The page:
Nature Notes For July

NATURE NOTES FOR JULY

There are few Swallows or House Martins to report so far, although a reasonable number of Swifts have now been seen and heard around the village.  Good reports however of fledged young from residents with usual garden nesters of Blackbird, Robin, House Sparrow and Blue Tits all doing very well it seems. Considering the very heavy rain and cool weather we are having right now, that is very good news.  Thanks go to Stephen Thair, Tony Stoney, Terry McAnish (plus photographs) and Allison Wells for their information.

In addition, Allison reports Linnets visiting her feeders and the recently declining Greenfinch have been noticeable in Stephen’s patch, and indeed in my own. Perhaps most odd was a Tufted Duck, startled in John Watsons garden in Cavalier Road, and whilst Mallards spending time away from watery areas isn’t unusual, seeing this duck species around here is bizarre. See John’s photo of the duck on Basinga Extra www.basinga.org.uk

Wet and chilly springs are always a concern when young birds fledge so it was reassuring to see an article posted by the World Economic Forum last week about the absolute proof how Britain’s bird lovers were truly making a difference to the previously declining population of popular species over recent decades. 

It’s even believed that Great Tits now have developed beaks 0.3mm longer that enable them to reach further into seed feeders. Goldfinches were only regularly seen at 2% of feeding stations in 1972, but now it’s a staggering 87%.  Surveys and best estimates now suggest that the general public that put out feed support up to a whopping 196 million birds, which is an astonishing figure.

BBC’s Countryfile was very interesting last night (9th June) as it featured the history and health of Hampshire’s chalk streams. Sadly it didn’t include the Loddon but it was clear that the Itchen for example and some of its tributaries were suffering a little due to pesticide incursions. Although there are of course strict environmental controls for farmers and nearby industrial areas it seems likely that loopholes exist where substances unhelpful to a flourishing habitat are still finding their way into the watercourse. Unless monitoring is increased then perhaps it’s down to local wildlife groups to be vigilant about negative changes to aquatic plants, invertebrates and fish. A small group of Basing residents have started monthly litter clean ups along the local river banks and perhaps this could be developed further to repair damage that’s clearly in evidence along its footpaths and margins? Please contact me if you are interested in learning more and to potentially take part.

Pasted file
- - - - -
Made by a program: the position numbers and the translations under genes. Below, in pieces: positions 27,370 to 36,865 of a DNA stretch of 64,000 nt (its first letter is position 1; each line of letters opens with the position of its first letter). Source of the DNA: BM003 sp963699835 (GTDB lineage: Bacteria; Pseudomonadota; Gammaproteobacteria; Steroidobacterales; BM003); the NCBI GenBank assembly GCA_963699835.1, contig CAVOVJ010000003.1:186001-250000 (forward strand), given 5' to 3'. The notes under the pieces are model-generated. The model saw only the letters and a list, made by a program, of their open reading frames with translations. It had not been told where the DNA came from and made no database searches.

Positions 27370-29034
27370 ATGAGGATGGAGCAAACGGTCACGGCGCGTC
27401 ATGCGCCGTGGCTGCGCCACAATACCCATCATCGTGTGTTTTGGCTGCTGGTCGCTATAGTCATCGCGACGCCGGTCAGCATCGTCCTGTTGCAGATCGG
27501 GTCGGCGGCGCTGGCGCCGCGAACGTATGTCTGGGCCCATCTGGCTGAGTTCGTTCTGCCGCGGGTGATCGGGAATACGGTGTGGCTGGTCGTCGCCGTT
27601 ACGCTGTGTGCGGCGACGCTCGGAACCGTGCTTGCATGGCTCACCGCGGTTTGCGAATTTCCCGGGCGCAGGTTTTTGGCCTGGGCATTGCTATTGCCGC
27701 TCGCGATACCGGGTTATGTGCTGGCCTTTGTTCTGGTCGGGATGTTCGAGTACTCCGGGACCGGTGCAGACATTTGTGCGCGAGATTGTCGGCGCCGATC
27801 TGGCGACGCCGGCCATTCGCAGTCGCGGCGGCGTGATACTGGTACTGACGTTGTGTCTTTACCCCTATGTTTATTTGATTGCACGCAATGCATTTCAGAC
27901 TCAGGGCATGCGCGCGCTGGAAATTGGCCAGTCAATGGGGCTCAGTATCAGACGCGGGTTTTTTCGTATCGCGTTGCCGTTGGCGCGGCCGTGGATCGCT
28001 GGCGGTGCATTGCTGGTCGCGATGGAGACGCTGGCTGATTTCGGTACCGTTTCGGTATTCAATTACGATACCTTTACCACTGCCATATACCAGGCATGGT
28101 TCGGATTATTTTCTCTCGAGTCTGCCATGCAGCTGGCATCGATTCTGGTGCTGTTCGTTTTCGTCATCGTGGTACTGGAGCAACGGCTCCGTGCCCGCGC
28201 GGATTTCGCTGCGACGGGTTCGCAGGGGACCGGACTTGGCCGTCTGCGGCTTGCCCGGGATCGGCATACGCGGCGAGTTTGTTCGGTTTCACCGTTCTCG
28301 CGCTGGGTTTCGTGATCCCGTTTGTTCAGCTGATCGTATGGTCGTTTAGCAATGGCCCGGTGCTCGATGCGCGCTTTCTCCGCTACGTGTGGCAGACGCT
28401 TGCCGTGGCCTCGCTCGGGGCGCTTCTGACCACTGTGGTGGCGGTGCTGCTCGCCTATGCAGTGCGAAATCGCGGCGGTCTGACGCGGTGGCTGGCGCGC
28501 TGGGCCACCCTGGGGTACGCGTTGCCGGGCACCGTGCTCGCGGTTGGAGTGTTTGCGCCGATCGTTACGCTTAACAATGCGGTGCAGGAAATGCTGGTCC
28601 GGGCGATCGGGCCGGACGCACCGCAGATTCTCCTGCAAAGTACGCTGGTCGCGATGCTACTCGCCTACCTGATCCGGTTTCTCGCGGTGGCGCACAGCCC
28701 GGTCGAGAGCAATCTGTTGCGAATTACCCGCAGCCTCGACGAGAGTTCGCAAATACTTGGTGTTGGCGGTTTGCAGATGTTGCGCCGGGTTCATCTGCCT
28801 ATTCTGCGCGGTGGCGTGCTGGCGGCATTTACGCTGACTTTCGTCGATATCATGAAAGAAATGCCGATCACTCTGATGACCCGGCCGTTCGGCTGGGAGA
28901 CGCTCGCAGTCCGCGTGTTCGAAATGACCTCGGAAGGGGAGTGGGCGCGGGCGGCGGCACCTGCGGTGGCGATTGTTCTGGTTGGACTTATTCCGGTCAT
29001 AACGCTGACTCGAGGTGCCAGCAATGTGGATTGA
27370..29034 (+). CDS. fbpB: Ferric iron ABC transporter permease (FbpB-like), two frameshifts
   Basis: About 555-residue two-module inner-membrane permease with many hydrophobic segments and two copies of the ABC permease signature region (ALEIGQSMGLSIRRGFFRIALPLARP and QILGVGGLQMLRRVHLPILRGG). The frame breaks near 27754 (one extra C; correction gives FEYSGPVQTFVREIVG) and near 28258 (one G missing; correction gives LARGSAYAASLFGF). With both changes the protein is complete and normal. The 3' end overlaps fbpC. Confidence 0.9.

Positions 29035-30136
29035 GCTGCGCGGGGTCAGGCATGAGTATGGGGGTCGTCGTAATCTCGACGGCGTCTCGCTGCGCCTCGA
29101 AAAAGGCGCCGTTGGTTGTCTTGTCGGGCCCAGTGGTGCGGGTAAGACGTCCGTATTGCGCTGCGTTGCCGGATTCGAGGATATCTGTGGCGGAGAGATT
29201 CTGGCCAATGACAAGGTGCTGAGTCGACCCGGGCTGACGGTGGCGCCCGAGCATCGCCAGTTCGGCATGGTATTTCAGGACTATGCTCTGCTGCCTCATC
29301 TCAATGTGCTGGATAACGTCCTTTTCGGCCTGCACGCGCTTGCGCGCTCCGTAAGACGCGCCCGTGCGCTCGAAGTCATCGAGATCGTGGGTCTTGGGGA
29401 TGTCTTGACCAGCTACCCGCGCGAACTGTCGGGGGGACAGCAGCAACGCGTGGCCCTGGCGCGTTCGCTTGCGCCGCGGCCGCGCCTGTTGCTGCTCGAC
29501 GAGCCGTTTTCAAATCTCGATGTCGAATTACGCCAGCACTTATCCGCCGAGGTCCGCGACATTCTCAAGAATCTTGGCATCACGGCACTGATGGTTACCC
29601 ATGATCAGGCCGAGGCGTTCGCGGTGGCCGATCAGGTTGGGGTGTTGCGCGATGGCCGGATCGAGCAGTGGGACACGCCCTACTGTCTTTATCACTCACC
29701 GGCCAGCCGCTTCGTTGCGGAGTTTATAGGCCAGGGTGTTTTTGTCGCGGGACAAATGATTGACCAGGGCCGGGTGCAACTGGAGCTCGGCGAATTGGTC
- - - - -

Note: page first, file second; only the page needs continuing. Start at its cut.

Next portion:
Finally, thanks to Jim Andrews for conducting the Millfield Walk back in late May for about a dozen enthusiasts. Helpfully, the weather was kind and the warm weather leading up to the day had encouraged a few migrants to arrive so the gathering were rewarded with singing Blackcaps, Whitethroats, Willow Warblers and Chiffchaffs to name but a few. We also noted several Swifts, Bullfinch, Chaffinch, Kestrel, a variety of Tits and in one field, between 50 and 75 Starlings, many with young that noisily flitted through the trees or were using their dagger-like beaks to probe the grassed areas for leatherjackets. Another early morning stroll was planned for 20th June, hopefully it was as successful as the first. 

Rick Bourne

Don’t forget to send all your nature-related photos to rickbourne@yahoo.com or naturenotes@basinga.org.uk or ring 01256 321108 for news. For all your bird food requirements, order it from me at ‘Bird Dropins’ (use the former email address or ring me on 07900 648675 to place an order or get a form).

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